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Poland passes controversial law to weaken top court

[JURIST] Poland's ruling Law and Justice party (PiS) [official website, in Polish] passed [Reuters report] new legislation Tuesday that opponents decry as damaging to the checks and balances within the government. The law creates new hurdles for Poland's Constitutional Court [official website, Polish], which functions to determine the constitutional validity of challenged laws. The new legislation will require the court to have 13 judges present, as well as a two-thirds majority vote to make a ruling. The previous procedure required only nine judges and a basic majority of the 15 total judges. The legislation will also implement a longer wait period for a ruling to be made from the time a decision is solicited. The time is now set at three to six months, a massive increase from the previous policy of two weeks. Opposition leaders worry the law will make it harder for the court to function and could potentially paralyze the court all together, thereby strengthening the legislative branch at the expense of the court. The law faces criticism [NPR report] from the Polish supreme court, the Parliamentary Assembly of the Council of Europe, Amnesty International and even former Polish President Lech Walesa [bio].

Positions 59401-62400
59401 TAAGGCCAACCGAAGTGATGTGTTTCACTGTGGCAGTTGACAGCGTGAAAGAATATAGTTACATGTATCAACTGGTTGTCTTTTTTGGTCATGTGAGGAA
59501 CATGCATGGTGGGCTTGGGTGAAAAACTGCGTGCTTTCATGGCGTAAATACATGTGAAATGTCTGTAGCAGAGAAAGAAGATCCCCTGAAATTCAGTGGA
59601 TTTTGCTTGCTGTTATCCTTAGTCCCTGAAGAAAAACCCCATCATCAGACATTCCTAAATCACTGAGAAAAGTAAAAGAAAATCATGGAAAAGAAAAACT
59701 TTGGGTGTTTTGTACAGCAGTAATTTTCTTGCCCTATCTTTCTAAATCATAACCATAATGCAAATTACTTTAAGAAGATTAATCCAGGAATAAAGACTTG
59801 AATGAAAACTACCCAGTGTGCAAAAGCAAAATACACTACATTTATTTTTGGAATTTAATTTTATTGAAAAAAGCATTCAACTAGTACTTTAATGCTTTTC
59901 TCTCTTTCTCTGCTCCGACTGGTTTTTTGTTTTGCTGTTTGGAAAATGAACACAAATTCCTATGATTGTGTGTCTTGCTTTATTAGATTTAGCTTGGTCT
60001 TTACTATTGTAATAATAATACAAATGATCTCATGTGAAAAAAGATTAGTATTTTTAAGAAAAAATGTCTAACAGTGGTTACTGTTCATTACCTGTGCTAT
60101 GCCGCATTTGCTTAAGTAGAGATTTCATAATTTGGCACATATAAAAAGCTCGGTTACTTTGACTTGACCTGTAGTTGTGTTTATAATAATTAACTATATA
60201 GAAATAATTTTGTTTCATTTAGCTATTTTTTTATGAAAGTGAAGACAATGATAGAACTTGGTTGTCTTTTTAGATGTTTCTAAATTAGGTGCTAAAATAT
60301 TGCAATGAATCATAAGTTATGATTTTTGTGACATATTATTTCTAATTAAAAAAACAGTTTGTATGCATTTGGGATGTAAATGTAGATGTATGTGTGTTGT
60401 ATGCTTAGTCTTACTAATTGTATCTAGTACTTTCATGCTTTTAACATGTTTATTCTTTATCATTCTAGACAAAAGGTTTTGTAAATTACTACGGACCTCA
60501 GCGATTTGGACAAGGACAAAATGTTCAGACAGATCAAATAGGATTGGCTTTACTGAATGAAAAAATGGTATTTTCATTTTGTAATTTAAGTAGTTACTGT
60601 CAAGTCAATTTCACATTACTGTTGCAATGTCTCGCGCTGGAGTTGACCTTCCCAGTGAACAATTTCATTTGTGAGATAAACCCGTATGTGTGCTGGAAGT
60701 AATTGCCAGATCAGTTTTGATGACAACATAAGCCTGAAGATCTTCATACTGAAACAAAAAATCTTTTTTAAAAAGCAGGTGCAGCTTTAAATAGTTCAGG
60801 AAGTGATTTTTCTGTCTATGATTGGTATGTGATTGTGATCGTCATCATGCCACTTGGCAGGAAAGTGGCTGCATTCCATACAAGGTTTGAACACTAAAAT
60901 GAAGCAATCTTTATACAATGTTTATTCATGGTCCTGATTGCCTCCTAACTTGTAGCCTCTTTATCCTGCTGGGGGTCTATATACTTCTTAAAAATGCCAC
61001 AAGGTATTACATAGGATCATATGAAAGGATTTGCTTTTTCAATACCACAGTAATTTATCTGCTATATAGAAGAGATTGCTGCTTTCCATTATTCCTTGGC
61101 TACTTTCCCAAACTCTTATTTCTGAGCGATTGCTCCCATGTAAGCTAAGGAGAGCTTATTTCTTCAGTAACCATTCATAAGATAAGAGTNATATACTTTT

The PiS party, a conservative party elected in October, holds an overwhelming majority [BBC report] of positions in the Polish government including the lead in both parliamentary houses and the presidency. Earlier this month, the leader of the European Parliament [official website] compared PiS' rise to power in Poland to a coup [bbc report], leading to the government to call for an apology. Prior to this political upheaval, Poland was in hot water for hosting a CIA-operated secret prison [JURIST report], where terrorism suspects were held and tortured between 2002 and 2005. An investigation [JURIST report] into the prison has been ongoing in Poland since 2008.

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